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Significant Digits For Tuesday, Jan. 20, 2015

You’re reading Significant Digits, a daily digest of the telling numbers tucked inside the news. Today also marks the first edition of the Significant Digits newsletter! If you’d rather not click on a website to read this, sign up here.

3 states

Yesterday was Martin Luther King Jr. Day in every state, but was also “Robert E. Lee Day” in three states. Two you’ll be able to guess right away, but the third is trickier. All three answers at the end of this post. [Slate]

4.22 out of 10

A study published last month tried to find if people could determine the difference between wines from California’s overrated Napa Valley and the gleaming metropolis that is the great state of New Jersey. In a blind taste test, Duke University oenophiles and four experts rated six wines — two from the Garden State, four from Napa — equally. In a followup experiment, wine club members were asked to guess where the wines were from and then rate them. Whether they were correct or not, “New Jersey” wines scored 4.22 out of 10 on average, while “California” wines earned a 5.75. [The Atlantic]

15 substances

The American Chemical Society released a study that analyzed water contamination levels before, during and after a large, 600,000-person music festival. The waters saw increased spikes of illegal drugs in locations and dates that were popular with tourists. They observed significant spikes of 15 substances — from acetaminophen to MDMA — that could potentially pose low-to-high risks for aquatic life. [Ars Technica]

80 percent of Americans

A survey by Oklahoma State University suggested 80 percent of Americans favored “mandatory labels on foods containing DNA,” which is most of them (anything derived from plants — grains, fruits or vegetables — or animal — meat and dairy — or other organisms). Unless your diet is pure refined sugar and salt — which, since we’re talking about Americans here, isn’t exactly out of the question — there is DNA in your food and you probably like it. [Washington Post]


TLC, the 1990s girl group that touched the hearts of millions, has turned to Kickstarter to fund its latest and allegedly final album. It’s asking for $150,000 and has 30 days of fundraising to go, with almost a third already accounted for. No scrubs need donate. [Kickstarter, via Billboard]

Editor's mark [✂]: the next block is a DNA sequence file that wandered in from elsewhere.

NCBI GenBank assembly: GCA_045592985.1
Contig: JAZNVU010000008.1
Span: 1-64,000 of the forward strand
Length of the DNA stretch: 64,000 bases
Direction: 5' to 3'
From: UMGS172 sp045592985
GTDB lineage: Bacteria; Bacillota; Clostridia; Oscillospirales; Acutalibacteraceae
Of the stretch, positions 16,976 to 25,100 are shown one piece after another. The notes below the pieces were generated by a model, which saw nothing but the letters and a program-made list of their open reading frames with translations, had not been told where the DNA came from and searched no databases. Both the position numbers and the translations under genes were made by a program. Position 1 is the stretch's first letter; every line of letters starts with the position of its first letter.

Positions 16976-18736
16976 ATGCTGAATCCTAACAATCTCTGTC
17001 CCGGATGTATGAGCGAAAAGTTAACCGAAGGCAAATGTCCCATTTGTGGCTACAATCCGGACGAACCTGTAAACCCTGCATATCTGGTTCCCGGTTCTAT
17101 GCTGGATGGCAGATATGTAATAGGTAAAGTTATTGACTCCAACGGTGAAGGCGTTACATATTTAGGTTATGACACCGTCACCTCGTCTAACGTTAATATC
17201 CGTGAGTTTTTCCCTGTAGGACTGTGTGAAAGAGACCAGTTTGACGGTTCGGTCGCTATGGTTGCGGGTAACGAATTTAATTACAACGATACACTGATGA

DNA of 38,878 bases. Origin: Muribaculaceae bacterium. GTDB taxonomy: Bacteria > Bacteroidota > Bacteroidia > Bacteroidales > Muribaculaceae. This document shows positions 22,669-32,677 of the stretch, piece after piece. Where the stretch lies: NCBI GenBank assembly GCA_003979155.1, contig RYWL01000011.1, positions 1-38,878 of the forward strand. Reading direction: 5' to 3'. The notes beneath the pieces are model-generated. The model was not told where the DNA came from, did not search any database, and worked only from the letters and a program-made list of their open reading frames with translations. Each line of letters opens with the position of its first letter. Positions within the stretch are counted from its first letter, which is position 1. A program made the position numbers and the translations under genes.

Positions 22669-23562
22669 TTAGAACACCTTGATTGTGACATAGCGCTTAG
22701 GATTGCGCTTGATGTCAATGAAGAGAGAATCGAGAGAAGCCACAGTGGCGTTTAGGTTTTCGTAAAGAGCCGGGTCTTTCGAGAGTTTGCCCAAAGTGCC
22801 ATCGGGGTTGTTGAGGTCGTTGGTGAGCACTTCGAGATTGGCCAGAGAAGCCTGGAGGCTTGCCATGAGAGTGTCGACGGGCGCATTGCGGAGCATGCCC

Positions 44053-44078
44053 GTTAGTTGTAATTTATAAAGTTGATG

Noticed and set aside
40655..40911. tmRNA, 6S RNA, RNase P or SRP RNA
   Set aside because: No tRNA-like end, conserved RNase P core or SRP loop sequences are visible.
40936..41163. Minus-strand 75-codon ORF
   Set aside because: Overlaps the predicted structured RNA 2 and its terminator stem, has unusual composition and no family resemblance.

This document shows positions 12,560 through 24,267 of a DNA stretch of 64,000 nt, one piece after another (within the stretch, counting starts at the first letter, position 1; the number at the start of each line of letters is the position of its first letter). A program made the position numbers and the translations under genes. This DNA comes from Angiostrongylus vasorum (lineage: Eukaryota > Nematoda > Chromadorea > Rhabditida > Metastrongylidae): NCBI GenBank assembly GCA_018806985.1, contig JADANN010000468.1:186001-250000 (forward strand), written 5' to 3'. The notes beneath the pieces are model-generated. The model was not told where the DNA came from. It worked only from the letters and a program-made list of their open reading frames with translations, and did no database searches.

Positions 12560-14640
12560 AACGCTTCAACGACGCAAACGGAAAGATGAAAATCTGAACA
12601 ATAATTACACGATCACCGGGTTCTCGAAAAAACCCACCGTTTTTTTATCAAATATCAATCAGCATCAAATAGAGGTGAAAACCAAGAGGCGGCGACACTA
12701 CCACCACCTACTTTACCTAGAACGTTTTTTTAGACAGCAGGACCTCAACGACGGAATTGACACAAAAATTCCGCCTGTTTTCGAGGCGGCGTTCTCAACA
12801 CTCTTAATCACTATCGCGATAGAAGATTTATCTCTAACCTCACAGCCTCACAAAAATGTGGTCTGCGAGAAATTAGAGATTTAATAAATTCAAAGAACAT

$90 million

“American Sniper” smashed records for the largest January opening weekend, hauling in more than $90 million. In addition to its early release in some markets on Dec. 25, the Oscar-nominated film starring Bradley Cooper has grossed about $115 million. [ABC News]

¥120 million

Cost of a 12.5-foot, 5-ton ridable mech robot on Amazon Japan, about $1,020,000. [The Verge]

3.6 billion people

The richest 80 people on Earth have as much wealth as the poorest 3.6 billion people. Of the 80, 11 were born into their wealth, while 19 others inherited wealth and later grew it. Capitalism! [FiveThirtyEight]

$10 billion

Elon Musk — the entrepreneur behind SpaceX, Tesla, and the bar-napkin-idea-taken-too-far that is the Hyperloop — has gone into additional detail about a $10 billion plan for satellite-based internet, with Google reportedly an investor. The network could improve rural coverage, help increase the speed with which messages reach proposed Mars travelers, and presumably help Mr. Musk and friends defeat Ultron. [The Verge]

$350 billion over 10 years

State of the Union spoiler alert: President Obama will propose several tax hikes that would generate $350 billion in reported revenue over the next 10 years. The hikes would have to pass through a GOP-controlled Congress so honestly I don’t even feel like it’s worth bullet-pointing them out here. [New York Magazine]

Answers to the first item: Alabama, Mississippi, and Arkansas all celebrate Robert E. Lee Day the same day as Martin Luther King Jr. Day.

One more plea for the newsletter: Sign up for it now, and be the first to learn about the numbers behind the news. Sign up here. And, as always, if you see a significant digit in the wild, tweet it to me @WaltHickey.

Walt Hickey was FiveThirtyEight’s chief culture writer.